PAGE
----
I was reading Information theory by Eleith, Odum and Golley from different sources, one of which was Funfamentals of ecology by Odum:

... autogenic succession usually begins with an unbalanced community metabolism, where gross production, P, is either greater than or less than community respiration, R, and proceeds towards a more balanced condition, where P=R. The rate of biomass production (B/P ) increases during sucession until a stabilised system is achieved, in which a maximum of biomass (or high information content) and symbiosis between organisms are maintained per unit of available energy flow.

The succession begins with P>R in autotrophic sucession and P<R in heterotrophic sucession.

I have tried to find explanatory texts both in this and other books without any success so my question is how's this balanced state achieved in both types of successions (the answer is hinted in the first paragraph which I don't quite understand)?

Related to my last post.


1 Answer 1


The author is saying that 1) Mature ecosystems tend to have a balance between production (=P) and use (=R, respiration) of biomass. This is actually tautological because the author would probably define a mature ecosystem as one where this is true (P=R).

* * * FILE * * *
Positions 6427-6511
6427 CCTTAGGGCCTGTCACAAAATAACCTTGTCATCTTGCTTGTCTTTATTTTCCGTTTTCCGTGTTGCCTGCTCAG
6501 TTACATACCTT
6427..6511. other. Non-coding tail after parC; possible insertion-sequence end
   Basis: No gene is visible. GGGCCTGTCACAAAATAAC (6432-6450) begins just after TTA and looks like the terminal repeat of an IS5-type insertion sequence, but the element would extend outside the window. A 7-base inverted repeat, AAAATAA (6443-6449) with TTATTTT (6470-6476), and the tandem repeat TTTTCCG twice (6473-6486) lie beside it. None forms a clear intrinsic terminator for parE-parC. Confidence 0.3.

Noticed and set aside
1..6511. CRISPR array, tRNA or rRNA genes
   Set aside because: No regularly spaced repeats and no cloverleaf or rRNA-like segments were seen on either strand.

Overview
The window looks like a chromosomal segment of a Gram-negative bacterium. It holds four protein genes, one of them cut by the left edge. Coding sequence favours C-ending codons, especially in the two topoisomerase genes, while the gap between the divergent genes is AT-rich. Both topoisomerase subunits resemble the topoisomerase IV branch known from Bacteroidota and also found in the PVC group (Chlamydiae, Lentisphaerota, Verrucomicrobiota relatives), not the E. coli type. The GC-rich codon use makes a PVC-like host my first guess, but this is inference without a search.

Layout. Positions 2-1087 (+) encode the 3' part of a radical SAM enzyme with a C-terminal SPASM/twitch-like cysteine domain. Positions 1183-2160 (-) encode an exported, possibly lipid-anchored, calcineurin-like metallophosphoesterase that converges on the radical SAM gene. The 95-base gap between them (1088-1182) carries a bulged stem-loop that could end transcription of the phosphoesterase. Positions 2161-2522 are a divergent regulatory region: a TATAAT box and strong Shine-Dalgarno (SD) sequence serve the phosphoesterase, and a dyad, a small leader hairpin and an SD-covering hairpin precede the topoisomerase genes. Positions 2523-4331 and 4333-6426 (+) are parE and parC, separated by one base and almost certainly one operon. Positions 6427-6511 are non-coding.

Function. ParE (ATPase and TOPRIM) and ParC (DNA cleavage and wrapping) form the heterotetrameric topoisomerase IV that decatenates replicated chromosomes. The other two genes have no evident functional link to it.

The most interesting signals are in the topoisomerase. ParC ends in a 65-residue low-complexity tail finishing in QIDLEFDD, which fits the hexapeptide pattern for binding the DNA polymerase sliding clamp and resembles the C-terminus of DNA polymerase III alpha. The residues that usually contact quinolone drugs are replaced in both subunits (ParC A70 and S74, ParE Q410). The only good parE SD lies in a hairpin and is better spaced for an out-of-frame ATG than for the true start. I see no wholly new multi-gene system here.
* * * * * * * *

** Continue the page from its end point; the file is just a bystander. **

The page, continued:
If it starts out P > R, the autotrophs are dominant: more biomass is being produced than used up. It is possible, for a time, that P will increase as, for example, plants grow more leaves, but R is growing too, and there is an eventual limit on P, which at maximum depends on the light available to the ecosystem. As biomass grows, so does the amount of biomass to potentially decay, so eventually R will always catch up to P, until there is balance.

If it starts out P < R, that means you are using up biomass faster than you are creating it. This case is even simpler: you will gradually run out of biomass, and R will decrease.

In either case, when the author is talking about P = R, this is going to be in relative terms; there might still be variations between them, for example seasonal variation, but on average over years or decades you would expect P = R in a mature, stable ecosystem.


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